On Cold Feet and the Chili Finger
Anna Ayala, the woman who appears to have set out to defraud Wendy’s by planting a foreign finger in her chili, and Jennifer Wilbanks, the runaway bride, appear to have little in common except that the ethical problems with their respective activities both seem pretty obvious. But both also fell prey to a serious and common ethical pitfall, which is to seriously misjudge the potential damage that your actions may cause others.
For her part, Ms. Ayala had reason to believe that she could spit out the severed finger, make a complaint, and count on a quick pay-off from the fast food franchise before there was any fuss. After all, she was experienced at this sort of thing just not with fingers. Her plan was wrong, of course, and she knew it, but she also was undoubtedly emboldened by some powerful rationalizations, primarily the ever-popular “This company is big and rich; they won’t even miss the money” and the seductive “My family deserves to have more money than we do, so this just evens things up a little.”
What Ms. Ayala forgot is that we now have the internet, the web, blogs and multiple 24 hour news cable channels, and anything more unusual than a parking ticket is likely to be publicized to the voyeuristic world whether it deserves to be or not. So instead of being able to write a modest check to deflect the finger scam, Wendy’s found its reputation being unraveled by late-night jokesters and web-wags who made the Finger in Wendy’s Chili tale a national sick joke. The restaurant chain lost millions, and decided to play hardball. Ms. Ayala was suddenly not a two-bit felon, but a big one. She withdrew her lawsuit, but it was far too late. Now she faces criminal charges.
It’s too early to tell what Jennifer Wilbanks’ state of mind was when she decided to take off to Las Vegas rather than go through with her planned wedding. Still, it is fair to conclude that while she was willing to traumatize her family and disappoint the wedding guests, she hadn’t counted on diverting the resources of the FBI and the Duluth, Georgia police, being treated by the cable news establishment as the new Lacy Peterson or having her pop-eyed photo on the front page of every newspaper in the country. She hadn’t counted on her fiancée, whom she presumably cares about, being viewed by the public as a potential killer. No, she just wanted to “get away by herself for a while.”
Brides and grooms-to-be have gotten cold feet from time immemorial, but in time immemorial there was no CNN, CNBC, Fox News, Drudge Report and a million blogs. Jennifer didn’t think about that. So what was once just a rotten and cowardly thing to do to your fiancée and family is now potentially an injury to the community, the nation’s law enforcement resources, and the nation.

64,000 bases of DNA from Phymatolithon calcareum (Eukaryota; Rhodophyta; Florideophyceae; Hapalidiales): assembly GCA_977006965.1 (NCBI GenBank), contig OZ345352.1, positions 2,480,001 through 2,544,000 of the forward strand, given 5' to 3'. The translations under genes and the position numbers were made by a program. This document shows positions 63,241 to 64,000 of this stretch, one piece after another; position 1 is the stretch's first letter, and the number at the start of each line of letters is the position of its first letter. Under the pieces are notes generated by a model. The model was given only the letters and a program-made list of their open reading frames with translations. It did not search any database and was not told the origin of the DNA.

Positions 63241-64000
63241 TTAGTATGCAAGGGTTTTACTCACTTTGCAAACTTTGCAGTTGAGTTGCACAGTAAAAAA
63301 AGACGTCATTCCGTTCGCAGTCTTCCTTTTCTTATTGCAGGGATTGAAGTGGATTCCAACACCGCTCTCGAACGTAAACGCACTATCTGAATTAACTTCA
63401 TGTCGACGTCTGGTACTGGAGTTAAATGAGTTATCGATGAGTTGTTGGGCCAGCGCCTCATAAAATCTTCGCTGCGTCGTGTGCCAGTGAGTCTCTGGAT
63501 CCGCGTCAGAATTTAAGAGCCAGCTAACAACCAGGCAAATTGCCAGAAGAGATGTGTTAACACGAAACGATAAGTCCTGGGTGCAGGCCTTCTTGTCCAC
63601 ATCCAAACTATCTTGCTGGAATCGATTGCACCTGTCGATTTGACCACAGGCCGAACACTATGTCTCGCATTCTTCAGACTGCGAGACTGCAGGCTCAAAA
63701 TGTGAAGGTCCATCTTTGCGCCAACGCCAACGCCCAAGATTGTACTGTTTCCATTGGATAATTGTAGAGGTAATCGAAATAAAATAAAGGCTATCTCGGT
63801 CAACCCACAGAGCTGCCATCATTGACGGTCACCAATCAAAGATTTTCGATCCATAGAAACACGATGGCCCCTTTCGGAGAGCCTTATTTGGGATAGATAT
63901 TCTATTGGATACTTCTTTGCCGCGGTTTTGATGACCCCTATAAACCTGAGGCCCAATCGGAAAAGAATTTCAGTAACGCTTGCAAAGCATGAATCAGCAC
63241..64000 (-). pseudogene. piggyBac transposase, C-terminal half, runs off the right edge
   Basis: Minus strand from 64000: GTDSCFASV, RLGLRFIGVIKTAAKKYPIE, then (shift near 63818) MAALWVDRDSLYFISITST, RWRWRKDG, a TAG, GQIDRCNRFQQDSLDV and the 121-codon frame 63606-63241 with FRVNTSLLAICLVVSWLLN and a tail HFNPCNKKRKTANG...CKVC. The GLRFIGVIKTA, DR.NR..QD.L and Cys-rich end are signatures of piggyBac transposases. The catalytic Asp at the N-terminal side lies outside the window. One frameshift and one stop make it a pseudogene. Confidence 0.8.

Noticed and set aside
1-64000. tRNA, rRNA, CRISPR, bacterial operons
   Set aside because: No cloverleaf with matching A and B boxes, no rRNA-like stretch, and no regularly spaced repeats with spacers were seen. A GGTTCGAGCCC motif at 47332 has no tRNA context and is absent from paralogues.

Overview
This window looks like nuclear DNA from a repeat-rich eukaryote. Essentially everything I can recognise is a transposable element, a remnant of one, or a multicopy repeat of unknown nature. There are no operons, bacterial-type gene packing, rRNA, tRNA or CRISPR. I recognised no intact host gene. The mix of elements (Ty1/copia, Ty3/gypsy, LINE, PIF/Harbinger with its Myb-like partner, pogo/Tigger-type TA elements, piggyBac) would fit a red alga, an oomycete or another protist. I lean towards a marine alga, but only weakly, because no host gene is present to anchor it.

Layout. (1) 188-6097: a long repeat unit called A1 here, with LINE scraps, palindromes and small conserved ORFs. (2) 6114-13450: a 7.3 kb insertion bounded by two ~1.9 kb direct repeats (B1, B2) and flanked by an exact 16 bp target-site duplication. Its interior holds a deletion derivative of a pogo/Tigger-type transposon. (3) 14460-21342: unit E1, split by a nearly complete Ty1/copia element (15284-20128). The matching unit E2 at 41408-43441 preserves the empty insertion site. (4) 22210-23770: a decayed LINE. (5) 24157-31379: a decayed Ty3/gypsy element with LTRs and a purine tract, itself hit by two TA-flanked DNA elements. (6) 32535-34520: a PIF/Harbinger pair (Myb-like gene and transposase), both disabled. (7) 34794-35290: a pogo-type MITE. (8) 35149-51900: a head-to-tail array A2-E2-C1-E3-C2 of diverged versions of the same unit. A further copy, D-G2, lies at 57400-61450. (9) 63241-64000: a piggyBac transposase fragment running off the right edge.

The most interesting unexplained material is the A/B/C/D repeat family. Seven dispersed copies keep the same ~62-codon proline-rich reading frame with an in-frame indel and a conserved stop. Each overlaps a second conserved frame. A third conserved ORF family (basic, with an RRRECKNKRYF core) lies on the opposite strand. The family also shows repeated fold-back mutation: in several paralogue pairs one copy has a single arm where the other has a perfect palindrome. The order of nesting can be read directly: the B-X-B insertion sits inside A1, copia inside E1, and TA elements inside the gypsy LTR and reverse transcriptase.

Does that make her actions more unethical that they would have been in a different time and place? Absolutely. She, like Ms Ayala, is responsible for the results of her unethical actions, and the worse they are, the more culpable she is.
Ethics is about consequences and balancing; it is about the effects actions have on others. It is quite possible, even likely, that both Ayala and Wilbanks understood that their actions would cause some measure of harm, but they calculated that the amount of harm was acceptable, compared to their own needs. They each made a utilitarian judgement, and each was an ethically unsound one even if their calculations had been correct. But had they foreseen the true consequences of their planned actions, perhaps Ayala would have never stuck the finger in her chili; perhaps Wilbanks would not have jumped on the bus. Both were willing to cause harm to others for their own ends, and by that measure were unethical. Neither, in all likelihood, was so unethical that she would willfully cause the harm that her actions actually caused.
In analyzing the consequences of a contemplated unethical act, we cannot ignore the magnifying effect of the communications media. As these two events demonstrate, it can turn a private misdeed into a public one, a minor wrong into a catastrophe, and a selfish act into a multi-leveled calamity. The irony is that the annoying intrusiveness of these voracious communications mediums may ultimately promote more ethical behavior. Most Americans are a lot more willing to be unethical on a small scale than a large one. Anna Ayala and Jennifer Wilbanks are walking proof that in today’s America, being unethical on a small scale is much more difficult than it used to be.
Being honest is not only the ethical course; it’s also the safest.